tCrit.add(Restrictions
String query = "select " + Thing.eq(SQL_id +
               " from " + Thing.HQL_company,SQL_thing someCompany));+
tCrit               " where " + Thing.add(RestrictionsSQL_company_id +
               " = ? and " + Thing.eq(SQL_is_deleted +
               " = b'0' and " + Thing.HQL_isDeleted,SQL_owner_id false)+
               " is not null";

PreparedStatement stmt = jdbcConn.prepareStatement(query);
tCritstmt.addsetLong(Restrictions1, someCompany.isNotNullgetId(Thing.HQL_owner));
List<Thing>
ResultSet thingListresults = tCritstmt.listexecuteQuery();

forwhile (Thingresults.next()) t{
 : thingList) { Long thingId = results.getLong(1));
    // do stuff with things IDs
}

In-Java SQL Example

Obviously, I try not to drop to SQL, unless I absolutely need to for performance reasons, or to do something like running a SQL report.

Criteria Query Example

If I had to drop down to SQL, e.g. to query thing IDs, it would look like the following. Please note that since everything isIn a symbol, the concatenation is done by the compiler, not at runtime, even in Java, even withcode which builds data for a screen of the + operatorapplication:

jdbcConnCrit<Thing> tCrit = HibernateUtilCrit.getJdbcConnectioncreate(Thing.class); 

String query = "select " + ThingtCrit.SQL_id +
               " from " + Thingadd(Restrictions.SQL_thing +
               " where " + eq(Thing.SQL_company_idHQL_company, +someCompany));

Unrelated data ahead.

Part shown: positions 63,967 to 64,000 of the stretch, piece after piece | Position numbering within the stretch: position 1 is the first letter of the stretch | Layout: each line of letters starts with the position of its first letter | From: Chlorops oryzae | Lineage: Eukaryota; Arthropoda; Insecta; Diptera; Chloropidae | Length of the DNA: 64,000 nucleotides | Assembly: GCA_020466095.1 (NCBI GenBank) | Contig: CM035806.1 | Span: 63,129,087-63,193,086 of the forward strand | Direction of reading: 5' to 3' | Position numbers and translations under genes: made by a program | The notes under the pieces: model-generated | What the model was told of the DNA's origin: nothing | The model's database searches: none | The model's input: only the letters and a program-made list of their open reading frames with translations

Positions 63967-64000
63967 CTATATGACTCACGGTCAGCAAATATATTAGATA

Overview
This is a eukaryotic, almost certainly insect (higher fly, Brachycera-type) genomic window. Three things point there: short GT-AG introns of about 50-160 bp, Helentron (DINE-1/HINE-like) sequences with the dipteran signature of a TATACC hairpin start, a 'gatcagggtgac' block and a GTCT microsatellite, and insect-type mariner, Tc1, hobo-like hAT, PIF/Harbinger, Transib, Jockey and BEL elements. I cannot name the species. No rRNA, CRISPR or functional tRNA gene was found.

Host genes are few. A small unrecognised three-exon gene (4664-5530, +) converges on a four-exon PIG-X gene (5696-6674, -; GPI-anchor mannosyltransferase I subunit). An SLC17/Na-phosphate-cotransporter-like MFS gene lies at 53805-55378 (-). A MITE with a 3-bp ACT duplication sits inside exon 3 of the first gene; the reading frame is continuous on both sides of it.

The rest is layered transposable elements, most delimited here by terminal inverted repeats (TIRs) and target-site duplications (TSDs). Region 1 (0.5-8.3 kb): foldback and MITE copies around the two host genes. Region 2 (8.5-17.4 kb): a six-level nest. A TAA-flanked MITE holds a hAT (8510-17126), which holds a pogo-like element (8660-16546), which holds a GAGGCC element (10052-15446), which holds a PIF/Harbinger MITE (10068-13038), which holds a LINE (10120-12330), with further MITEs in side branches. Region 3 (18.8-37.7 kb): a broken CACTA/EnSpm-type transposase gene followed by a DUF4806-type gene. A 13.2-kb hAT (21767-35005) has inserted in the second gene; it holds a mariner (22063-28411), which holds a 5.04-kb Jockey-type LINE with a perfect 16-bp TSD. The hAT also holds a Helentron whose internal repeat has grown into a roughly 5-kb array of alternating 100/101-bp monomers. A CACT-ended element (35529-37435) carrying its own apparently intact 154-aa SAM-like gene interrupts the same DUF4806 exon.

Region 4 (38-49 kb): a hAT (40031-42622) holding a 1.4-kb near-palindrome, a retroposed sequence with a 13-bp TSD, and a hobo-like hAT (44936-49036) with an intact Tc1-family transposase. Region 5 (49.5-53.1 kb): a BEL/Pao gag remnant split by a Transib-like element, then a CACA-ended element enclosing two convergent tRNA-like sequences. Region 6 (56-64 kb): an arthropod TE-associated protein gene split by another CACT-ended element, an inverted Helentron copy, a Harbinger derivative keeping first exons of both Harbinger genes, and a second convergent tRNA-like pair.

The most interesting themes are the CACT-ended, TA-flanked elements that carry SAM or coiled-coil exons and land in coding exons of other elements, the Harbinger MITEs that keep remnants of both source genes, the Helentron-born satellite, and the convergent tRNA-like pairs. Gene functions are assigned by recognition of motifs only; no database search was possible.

" = ? and " + ThingtCrit.SQL_is_deleted +
               " = b'0' and " + add(Restrictions.eq(Thing.SQL_owner_id +
               " is not null";

PreparedStatement stmt =HQL_isDeleted, jdbcConn.prepareStatement(queryfalse));
stmttCrit.setLongadd(1, someCompanyRestrictions.getIdisNotNull(Thing.HQL_owner));

ResultSetfor results(Thing =t stmt.executeQuery();

while: (resultstCrit.nextlist()) {
    Long thingId = results.getLong(1));
    // do stuff with things IDs
}

Obviously, I somewhat try not to drop to SQLuse criteria, unless I absolutely need toexcept for performance reasons, or to do something like running a SQL report. I somewhat try not to use HQL, again Again, I want to stay in Java-land as much as possible.

Set<Thing> thingSet = someCompany.getThings();

for (Thing t : thingSetsomeCompany.getThings()) {
    if ( t.getIsDeleted() ||
         (t.getOwner() == null) ) {
        continue;
    }
    // do stuff with things
}

Clearly we are bringing back extra records (some ownerless and deleted Things), but if there are many Things and most are not deleted and have owners, the performance hit will be minimal.

Criteria Query Example

In a code which builds data for a screen of the application:

Crit<Thing> tCrit = Crit.create(Thing.class);
tCrit.add(Restrictions.eq(Thing.HQL_company, someCompany));
tCrit.add(Restrictions.eq(Thing.HQL_isDeleted, false));
tCrit.add(Restrictions.isNotNull(Thing.HQL_owner));
List<Thing> thingList = tCrit.list();

for (Thing t : thingList) {
    // do stuff with things
}

In-Java SQL Example